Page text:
Kitchen Renovation Help

Discussion in 'General Plumbing Help' started by Chuckman4112, Nov 2, 2012.

  1. Nov 2, 2012 #1

    Chuckman4112

    Chuckman4112

    Chuckman4112

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    Hello all,

    Just looking for some helpful information for my Kithen make-over.

    Information...

    I am planning on moving my sink from a current inside wall to the center of the kitchen. My first level (Kitchen level) of my home is on a 4" slab. My home was built in the late 50's. There is a main drain line under the floor approximately 5 feet over from where the new sink will be. How far down, I'm not quite sure yet. I am guessing that it is at least 10" total or more. Obviously I will need to tie into that for the drain and I will have to run the water lines also. The dish washer will be on the island also, so I am going to need to run electric. I have attached a JPG so you get a better picture of layout.

    Questions...

    1.) Where should I run the water lines and wiring? In the dirt under the slab?
    2.) Is there any special wrapping I should do for the lines?
    3.) I am guessing that a 5' 1-1/2 drain run from island to main drain tie in will have more than enough slope. True?
    4.) Can I run the electric conduit in the same channel as the water pipes?

    Anything you can help with would be appreciated...Thanks

    kitchen.JPG
     
  2. Nov 3, 2012 #2

    phishfood

    phishfood

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    I would run the new drain with 2" pipe. Put a cleanout on the new drain riser just above the floor or inside the cabinet.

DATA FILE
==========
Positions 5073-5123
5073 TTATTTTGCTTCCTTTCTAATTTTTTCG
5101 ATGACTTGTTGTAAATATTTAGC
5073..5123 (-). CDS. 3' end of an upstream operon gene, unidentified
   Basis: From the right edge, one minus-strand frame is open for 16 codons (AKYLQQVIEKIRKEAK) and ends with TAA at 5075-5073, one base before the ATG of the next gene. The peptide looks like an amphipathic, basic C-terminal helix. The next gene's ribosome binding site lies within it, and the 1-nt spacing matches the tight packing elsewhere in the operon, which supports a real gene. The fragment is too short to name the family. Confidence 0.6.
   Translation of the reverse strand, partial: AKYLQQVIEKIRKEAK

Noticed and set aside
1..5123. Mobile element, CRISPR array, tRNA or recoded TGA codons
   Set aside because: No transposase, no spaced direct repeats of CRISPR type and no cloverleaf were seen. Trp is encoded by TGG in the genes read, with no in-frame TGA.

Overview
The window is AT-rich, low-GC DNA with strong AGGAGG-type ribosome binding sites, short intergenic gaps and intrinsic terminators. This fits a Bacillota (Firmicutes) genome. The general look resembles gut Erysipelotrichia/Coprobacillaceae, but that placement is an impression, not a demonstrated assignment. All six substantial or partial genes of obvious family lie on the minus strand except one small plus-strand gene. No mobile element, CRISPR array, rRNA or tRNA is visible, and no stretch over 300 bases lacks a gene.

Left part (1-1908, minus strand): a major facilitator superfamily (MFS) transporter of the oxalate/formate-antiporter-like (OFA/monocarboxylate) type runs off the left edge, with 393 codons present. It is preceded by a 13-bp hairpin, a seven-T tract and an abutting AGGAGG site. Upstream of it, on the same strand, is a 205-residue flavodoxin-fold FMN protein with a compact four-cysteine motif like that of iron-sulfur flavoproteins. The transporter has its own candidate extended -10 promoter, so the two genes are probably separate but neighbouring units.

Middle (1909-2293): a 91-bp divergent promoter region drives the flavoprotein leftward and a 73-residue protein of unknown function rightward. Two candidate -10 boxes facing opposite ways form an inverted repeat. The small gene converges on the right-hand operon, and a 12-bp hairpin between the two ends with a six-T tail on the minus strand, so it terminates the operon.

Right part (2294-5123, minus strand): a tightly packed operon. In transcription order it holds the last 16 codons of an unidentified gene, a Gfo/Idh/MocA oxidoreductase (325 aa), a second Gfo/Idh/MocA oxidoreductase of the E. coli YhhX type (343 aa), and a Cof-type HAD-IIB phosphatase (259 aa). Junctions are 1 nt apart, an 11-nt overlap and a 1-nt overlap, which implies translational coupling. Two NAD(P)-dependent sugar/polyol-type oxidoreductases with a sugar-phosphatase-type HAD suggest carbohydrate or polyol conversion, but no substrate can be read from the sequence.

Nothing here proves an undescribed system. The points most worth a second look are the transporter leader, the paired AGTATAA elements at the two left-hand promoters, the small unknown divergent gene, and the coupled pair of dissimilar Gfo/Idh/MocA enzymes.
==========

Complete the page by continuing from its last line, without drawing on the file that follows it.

If you can, tie into the existing water lines above the slab so that transition from old to new piping is accessible.

    The wiring needs to be inside of an electrical conduit under the concrete, with as few bends in it as possible.

    Looking at it, I would probably cut two trenches in the floor, one for the drain line, and the other for the water lines and electrical conduit.

    Please note that I am a plumber, not an electrician, and so any electrical advice I might give is unprofessional
     
  3. Nov 3, 2012 #3

    stevemachine

    stevemachine

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    My question is with the island sink how do you plan on venting your drain? You could do an AAV I suppose. Might be the easiest considering its on slab.
     
  4. Nov 3, 2012 #4

    Chuckman4112

    Chuckman4112

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    Thanks Phishfood

    Stevemachine, Looking at my picture where it says "Main Drain line (existing)' Right where the arrow is pointing is where my vent pipe to roof is attached. That's not going to work????
     
  5. Nov 3, 2012 #5

    stevemachine

    stevemachine

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    Ah ok I see, yeah that should work fine then. As long as the drain to vent isn't over 8 ft for 2" pipe your good to go.
     
  6. Nov 4, 2012 #6

    phishfood

    phishfood

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    No, that won't meet code. Even if the riser for the new kitchen drain is within 8 feet of the vented main line, you still will have an Strap. You will have to install an air admittance valve under the sink.
     
  7. Nov 4, 2012 #7

    stevemachine

    stevemachine

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    Ah yes that's true, I see what your saying, because then the fall is way too much and s traps the drain. I had a brain Fart for sure.
     
  8. Nov 4, 2012 #8

    phishfood

    phishfood

    phishfood

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    Some days, my brain IS a fart.
     
  9. Nov 4, 2012 #9

    Chuckman4112

    Chuckman4112

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    Not sure what that is, But I will research it. Thanks
     
  10. Nov 4, 2012 #10

    Chuckman4112

    Chuckman4112

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    Okay, I see what it is and how it is used. Seems easy enough.
     
  11. Nov 4, 2012 #11

    stevemachine

    stevemachine